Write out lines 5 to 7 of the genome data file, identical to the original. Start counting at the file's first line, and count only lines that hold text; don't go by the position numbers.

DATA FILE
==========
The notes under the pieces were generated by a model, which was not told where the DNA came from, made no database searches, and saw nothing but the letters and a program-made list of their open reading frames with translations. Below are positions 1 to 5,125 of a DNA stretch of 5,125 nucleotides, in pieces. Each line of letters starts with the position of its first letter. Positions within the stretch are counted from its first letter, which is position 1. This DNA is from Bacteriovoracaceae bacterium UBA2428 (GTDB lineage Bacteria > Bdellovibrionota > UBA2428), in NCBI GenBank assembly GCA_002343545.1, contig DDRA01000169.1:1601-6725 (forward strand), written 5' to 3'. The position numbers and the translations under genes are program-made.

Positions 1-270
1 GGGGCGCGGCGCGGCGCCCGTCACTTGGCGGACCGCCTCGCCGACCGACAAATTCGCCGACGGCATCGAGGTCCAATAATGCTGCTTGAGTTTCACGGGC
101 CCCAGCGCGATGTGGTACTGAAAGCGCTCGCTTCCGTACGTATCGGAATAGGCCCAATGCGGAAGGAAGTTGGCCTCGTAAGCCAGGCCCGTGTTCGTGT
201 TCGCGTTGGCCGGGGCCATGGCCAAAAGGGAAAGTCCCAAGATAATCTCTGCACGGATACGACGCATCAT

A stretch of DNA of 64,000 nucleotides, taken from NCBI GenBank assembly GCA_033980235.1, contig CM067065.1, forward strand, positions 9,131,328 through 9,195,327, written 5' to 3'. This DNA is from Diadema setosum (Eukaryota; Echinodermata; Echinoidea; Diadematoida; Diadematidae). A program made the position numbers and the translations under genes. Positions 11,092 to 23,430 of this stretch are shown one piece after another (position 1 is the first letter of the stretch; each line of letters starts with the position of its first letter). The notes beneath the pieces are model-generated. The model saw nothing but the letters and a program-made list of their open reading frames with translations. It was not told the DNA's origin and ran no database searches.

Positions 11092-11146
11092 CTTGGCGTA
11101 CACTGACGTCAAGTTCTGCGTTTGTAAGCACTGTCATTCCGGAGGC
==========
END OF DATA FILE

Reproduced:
201 TCGCGTTGGCCGGGGCCATGGCCAAAAGGGAAAGTCCCAAGATAATCTCTGCACGGATACGACGCATCAT

A stretch of DNA of 64,000 nucleotides, taken from NCBI GenBank assembly GCA_033980235.1, contig CM067065.1, forward strand, positions 9,131,328 through 9,195,327, written 5' to 3'. This DNA is from Diadema setosum (Eukaryota; Echinodermata; Echinoidea; Diadematoida; Diadematidae). A program made the position numbers and the translations under genes. Positions 11,092 to 23,430 of this stretch are shown one piece after another (position 1 is the first letter of the stretch; each line of letters starts with the position of its first letter). The notes beneath the pieces are model-generated. The model saw nothing but the letters and a program-made list of their open reading frames with translations. It was not told the DNA's origin and ran no database searches.

Positions 11092-11146